Aid for AIDS in Africa
This article applies a two-tiered contribution model to ascertain the determinants of donors’ participation and contribution levels to giving aid for controlling HIV/AIDS in Africa. Bayesian spatial estimates for the two-tiered model are presented for 22 donor countries that gave aid to 48 recipient countries during 2000–2007. We account for the public nature of HIV/AIDS contributions by including the contributions of other donors as a determinant at both participation and expenditure stages, along with standard determinants of general assistance. Independent variables account for altruistic, political, economic, location, institutional, and environmental factors. Donor’s reaction to spillovers differs in the two stages, thereby supporting the two-tiered estimates over the single-stage Tobit estimates. Aid for AIDS in Africa is motivated by a complex mix of strategic (publicness), altruistic, and donor self-interests. Key factors at both stages include donors’ spillovers, rule of law, past colonial ties, sharing a common language, trade, and people living with HIV. A host of robustness tests are presented. Copyright Springer-Verlag 2012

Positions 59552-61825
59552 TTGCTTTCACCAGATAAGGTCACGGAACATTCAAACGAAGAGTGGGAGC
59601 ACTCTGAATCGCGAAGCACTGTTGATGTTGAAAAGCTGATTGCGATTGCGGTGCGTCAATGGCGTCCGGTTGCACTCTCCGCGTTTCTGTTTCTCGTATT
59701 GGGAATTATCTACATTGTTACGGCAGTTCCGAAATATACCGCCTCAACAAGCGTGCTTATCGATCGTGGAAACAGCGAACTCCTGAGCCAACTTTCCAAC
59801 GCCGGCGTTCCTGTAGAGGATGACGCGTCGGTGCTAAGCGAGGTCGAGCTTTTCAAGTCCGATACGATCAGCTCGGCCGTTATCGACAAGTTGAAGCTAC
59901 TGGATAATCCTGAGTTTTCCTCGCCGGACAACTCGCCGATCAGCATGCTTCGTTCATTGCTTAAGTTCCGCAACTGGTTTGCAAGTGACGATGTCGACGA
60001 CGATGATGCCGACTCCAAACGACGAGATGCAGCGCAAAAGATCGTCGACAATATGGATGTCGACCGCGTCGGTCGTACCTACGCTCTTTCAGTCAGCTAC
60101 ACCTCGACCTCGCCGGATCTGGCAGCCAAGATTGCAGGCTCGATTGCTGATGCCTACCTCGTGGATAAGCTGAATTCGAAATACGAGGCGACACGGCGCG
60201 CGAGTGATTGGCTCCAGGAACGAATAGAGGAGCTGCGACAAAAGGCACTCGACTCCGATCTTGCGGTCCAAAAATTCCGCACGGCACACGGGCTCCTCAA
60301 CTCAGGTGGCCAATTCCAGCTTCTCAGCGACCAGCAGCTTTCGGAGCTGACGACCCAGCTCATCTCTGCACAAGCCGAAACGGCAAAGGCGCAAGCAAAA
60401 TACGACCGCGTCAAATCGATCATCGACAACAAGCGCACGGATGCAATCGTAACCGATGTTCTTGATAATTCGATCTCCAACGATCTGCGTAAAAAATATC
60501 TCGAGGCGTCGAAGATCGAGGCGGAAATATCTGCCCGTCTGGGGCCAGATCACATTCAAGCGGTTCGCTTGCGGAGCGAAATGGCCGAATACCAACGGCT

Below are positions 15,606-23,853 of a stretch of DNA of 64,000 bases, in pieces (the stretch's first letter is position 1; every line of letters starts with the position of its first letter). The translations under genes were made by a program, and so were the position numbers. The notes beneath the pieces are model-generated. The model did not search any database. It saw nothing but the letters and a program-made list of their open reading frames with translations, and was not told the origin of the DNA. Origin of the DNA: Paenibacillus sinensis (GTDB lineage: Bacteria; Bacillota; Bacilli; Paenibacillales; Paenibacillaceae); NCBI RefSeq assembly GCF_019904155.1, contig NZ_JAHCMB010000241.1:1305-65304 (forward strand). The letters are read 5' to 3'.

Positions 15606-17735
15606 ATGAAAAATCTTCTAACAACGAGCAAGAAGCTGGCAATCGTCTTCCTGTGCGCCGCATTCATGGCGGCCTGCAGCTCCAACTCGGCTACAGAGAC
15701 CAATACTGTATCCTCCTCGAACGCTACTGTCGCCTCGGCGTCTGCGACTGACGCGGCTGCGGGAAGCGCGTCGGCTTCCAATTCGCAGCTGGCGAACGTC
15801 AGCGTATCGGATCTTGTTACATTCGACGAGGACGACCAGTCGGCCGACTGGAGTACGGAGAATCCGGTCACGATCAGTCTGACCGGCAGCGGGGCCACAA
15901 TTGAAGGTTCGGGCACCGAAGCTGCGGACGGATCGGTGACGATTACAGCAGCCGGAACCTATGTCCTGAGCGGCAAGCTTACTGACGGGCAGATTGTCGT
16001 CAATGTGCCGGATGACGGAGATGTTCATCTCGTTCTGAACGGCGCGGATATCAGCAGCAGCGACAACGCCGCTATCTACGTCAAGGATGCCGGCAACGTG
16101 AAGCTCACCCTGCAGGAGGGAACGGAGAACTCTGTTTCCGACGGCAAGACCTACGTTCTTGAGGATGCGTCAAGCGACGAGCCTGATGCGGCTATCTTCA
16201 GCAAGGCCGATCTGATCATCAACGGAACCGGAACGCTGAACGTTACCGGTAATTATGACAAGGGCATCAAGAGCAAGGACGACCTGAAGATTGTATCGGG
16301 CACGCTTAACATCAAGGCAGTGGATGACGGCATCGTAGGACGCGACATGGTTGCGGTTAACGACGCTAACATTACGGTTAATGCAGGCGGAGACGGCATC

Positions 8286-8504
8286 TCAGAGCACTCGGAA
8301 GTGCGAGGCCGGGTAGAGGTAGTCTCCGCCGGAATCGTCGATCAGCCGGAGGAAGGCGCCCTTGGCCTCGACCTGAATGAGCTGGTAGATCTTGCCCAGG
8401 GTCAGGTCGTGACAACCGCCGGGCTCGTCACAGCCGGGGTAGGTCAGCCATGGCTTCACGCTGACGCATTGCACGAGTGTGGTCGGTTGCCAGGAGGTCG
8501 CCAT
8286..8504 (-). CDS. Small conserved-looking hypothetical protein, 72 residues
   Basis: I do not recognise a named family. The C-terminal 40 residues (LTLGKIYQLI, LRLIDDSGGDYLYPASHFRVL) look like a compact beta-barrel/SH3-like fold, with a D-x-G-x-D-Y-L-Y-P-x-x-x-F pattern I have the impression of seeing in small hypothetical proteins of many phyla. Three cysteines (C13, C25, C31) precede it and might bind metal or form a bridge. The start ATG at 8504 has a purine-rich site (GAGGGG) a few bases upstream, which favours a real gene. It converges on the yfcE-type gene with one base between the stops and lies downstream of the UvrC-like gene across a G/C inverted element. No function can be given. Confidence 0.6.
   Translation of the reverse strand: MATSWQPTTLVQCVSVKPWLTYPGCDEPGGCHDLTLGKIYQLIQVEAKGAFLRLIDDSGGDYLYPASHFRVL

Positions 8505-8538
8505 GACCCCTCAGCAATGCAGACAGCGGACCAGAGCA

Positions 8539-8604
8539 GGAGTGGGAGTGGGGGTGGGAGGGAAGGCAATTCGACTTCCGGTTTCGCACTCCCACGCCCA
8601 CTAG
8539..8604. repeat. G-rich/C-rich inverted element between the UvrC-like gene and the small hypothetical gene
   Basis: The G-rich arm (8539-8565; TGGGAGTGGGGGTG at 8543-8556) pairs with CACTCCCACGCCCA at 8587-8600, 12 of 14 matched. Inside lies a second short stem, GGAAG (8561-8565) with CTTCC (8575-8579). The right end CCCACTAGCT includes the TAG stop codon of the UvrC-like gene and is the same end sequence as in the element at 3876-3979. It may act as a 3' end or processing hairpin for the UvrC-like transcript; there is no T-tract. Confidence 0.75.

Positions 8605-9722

Volume (Year): 43 (2012)
Issue (Month): 3 (December)
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